Just Announced: Philippians Sermon Series

Summary: From this text, let’s think about what we "humans" can do in life and the proper attitude we should have. 1- We must do good 2- We must be humble 3- We must expect some opposition

INTRO.- ILL.- There was a preacher who was an avid golfer. Every chance he got, he could be found on the golf course swinging away. It was his obsession. One Sunday was a picture-perfect day for golf. The sun was out, no clouds in the sky, and the temperature was just right. The preacher was in a quandary as to what to do. The urge to play golf overcame him. He called his assistant minister and told him that he was sick and could not attend church. Then he packed up the car, and drove three hours to a golf course where no one would recognize him. Happily, he began to play the course.

An angel up above was watching the preacher and was quite perturbed. He went to God and said, "Look at the preacher. He should be punished for what he’s doing." God nodded in agreement.

The preacher teed up on the first hole. He swung, and the ball sailed effortlessly through the air and landed right in the cup three hundred and fifty yards away. A perfect hole-in-one. The preacher was amazed and excited. The angel was a little shocked. He turned to God and said, "Begging Your pardon, but I thought you were going to punish him." God smiled. "Think about it -- who can he tell about that shot?"

Is it possible that a preacher would miss church for a game of golf? Or for something else: fishing, hunting, a ball game, etc. Possibly. Depending on the preacher. And why would he do such a thing as that? BECAUSE PREACHERS ARE ONLY HUMAN, JUST LIKE EVERYBODY ELSE!

Have you heard that phrase used before by anyone? "I did thus and so but it’s just because I’m only human."

Is that an excuse or an admission? I think many people use that expression as an excuse for any wrongdoing or error in their life. And it is true that preachers are just human like everybody else. But honestly, don’t we generally expect a little more from the preacher? That is, don’t we expect him to be more faithful, more committed, more serving, more dedicated than anybody else? We probably do expect more from the preacher but that doesn’t mean it will happen.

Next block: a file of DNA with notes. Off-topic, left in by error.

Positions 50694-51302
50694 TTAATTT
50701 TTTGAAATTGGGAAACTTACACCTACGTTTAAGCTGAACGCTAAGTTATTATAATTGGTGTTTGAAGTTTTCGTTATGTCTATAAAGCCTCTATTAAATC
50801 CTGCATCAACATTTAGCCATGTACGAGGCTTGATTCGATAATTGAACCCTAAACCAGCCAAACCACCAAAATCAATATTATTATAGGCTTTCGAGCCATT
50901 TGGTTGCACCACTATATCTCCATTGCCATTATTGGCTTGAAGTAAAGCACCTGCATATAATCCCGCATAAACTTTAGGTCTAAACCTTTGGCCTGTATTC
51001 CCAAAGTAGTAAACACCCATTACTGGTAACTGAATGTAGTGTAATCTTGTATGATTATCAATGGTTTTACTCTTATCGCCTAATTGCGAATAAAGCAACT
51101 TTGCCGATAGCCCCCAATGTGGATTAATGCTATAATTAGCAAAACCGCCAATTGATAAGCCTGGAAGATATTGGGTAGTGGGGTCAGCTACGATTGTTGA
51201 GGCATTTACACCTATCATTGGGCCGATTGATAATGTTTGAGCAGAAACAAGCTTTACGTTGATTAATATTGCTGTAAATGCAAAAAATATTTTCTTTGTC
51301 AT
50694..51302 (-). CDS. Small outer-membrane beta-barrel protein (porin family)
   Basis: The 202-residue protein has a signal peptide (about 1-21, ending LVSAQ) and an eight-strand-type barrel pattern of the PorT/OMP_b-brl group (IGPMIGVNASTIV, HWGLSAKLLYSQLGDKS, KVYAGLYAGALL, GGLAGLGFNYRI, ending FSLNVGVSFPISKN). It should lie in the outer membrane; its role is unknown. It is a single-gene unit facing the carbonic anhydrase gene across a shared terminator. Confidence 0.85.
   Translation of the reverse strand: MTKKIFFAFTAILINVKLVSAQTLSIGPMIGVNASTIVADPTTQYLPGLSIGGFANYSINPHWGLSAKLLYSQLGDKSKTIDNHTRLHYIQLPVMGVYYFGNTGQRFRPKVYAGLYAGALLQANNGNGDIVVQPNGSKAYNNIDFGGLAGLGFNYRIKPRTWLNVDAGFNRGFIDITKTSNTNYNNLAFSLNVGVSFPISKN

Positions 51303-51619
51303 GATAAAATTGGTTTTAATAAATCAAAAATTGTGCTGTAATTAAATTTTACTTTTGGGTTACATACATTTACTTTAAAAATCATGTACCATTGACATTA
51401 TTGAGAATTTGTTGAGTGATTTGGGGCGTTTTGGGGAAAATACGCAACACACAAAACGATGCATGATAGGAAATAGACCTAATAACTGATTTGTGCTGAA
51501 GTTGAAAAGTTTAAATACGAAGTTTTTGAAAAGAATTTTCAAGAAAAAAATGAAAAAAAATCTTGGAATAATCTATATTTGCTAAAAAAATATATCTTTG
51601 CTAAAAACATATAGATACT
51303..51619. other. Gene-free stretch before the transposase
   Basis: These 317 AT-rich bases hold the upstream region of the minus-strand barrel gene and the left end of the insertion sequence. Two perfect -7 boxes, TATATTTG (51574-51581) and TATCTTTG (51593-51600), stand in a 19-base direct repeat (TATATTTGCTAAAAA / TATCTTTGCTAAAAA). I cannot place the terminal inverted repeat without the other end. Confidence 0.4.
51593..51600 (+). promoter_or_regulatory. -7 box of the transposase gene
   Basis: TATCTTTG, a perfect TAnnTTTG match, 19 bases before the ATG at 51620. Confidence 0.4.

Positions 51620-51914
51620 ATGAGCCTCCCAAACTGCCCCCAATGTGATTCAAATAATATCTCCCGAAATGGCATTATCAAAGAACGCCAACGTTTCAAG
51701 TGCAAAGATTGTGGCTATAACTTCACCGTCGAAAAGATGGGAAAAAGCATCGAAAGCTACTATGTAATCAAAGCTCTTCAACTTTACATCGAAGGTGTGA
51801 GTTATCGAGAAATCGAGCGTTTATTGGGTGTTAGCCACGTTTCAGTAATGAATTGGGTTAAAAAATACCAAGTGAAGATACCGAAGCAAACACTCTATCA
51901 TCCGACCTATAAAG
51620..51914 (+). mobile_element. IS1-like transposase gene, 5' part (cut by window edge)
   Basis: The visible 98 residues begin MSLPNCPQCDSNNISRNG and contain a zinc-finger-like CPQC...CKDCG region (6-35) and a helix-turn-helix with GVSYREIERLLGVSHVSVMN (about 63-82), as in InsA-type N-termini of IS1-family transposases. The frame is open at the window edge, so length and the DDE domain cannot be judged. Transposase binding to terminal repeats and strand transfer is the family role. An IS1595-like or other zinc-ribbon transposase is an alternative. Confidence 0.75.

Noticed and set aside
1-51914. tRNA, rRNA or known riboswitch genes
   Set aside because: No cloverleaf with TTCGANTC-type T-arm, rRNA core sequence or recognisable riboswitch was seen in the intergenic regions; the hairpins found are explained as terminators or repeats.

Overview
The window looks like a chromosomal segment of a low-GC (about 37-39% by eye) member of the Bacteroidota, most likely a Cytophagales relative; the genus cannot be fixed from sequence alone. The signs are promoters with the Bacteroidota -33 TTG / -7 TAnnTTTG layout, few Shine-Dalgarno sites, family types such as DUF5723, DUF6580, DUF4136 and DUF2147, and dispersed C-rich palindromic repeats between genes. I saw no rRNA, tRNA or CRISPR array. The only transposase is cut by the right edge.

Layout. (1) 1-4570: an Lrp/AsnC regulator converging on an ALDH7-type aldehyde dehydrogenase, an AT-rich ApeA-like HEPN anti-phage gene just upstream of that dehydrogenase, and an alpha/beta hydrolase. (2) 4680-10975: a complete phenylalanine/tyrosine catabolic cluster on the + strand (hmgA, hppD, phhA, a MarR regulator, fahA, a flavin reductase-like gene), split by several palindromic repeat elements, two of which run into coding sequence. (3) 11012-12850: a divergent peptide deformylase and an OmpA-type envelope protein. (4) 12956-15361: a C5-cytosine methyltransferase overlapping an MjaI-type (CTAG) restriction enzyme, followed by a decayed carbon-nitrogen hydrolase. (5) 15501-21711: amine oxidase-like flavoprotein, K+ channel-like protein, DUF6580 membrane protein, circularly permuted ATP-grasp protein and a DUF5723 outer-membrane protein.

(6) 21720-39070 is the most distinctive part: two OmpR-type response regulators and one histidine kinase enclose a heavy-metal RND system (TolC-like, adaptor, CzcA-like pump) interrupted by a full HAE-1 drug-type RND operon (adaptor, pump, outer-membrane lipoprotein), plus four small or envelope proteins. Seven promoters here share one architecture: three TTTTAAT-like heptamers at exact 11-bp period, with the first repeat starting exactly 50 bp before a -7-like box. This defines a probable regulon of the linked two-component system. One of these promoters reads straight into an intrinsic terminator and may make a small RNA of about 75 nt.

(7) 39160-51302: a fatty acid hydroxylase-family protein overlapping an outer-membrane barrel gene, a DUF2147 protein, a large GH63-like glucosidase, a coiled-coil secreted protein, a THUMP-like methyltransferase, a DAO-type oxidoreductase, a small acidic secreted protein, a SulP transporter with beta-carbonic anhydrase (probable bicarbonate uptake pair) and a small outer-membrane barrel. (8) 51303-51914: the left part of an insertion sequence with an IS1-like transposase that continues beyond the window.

ILL.- For example, we’ve heard the stories about preachers who in the ministry for money, etc. Senator Charles Grassley from Iowa has raised questions about tax issues with some TV ministries.

Religion has nothing to do with it, Grassley says. "This is a tax issue," he says. The powerful top Republican on the Senate Finance Committee earlier this month sent detailed letters to six mega-ministries that are exempt from paying federal taxes, asking about their fundraising and use of donations.

For example, Grassley wants to know for what tax-exempt purpose some have bought a $30,000 malachite round table, and spent $11,219 on a French clock, $19,162 on Dresden vases, and a $23,000 commode.

Whether these and other TV preachers are guilty of financial abuse or not, does this excuse them because they are only human? I don’t think so.

Also, one of the problems of being in front of people is the temptation to receive praise. Some televangelists seem to often "eat up" this praise to the point where some almost act like they can do nothing wrong.

In our text we have Paul and Barnabas doing something good by the power of God and the people wanting to give them the credit for it. Paul was quick to say, "We are only human like you."

He was honestly trying to get the people to realize that it was God who deserved the glory and not him.

PROP.- From this text, let’s think about what we "humans" can do in life and the proper attitude we should have.

1- We must do good

2- We must be humble

3- We must expect some opposition


ILL.- The story is told about a fellow who opened a delicatessen in a block that boasted two salami salons. One promoted his line of baloney with this line of baloney: “Finest in the world!” The other delicatessen declared, “Best in the Universe.” The last put up a sign reading: “Nicest in the neighborhood!”

What about you? Are you the nicest person in the neighborhood? Are you kind and courteous toward others?

8In Lystra there sat a man crippled in his feet, who was lame from birth and had never walked. 9He listened to Paul as he was speaking. Paul looked directly at him, saw that he had faith to be healed 10and called out, "Stand up on your feet!" At that, the man jumped up and began to walk.

God used Paul to bring healing to the lame man. Paul was God’s instrument of kindness or of doing good. There have been times when I wish that I could bring physical healing into a person’s life but that has never happened. However, just because God doesn’t heal someone through my prayers it doesn’t mean I can’t still do good to people in some form.

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Will Langstaff

commented on Apr 25, 2008

Good solid Scripture based sermon.

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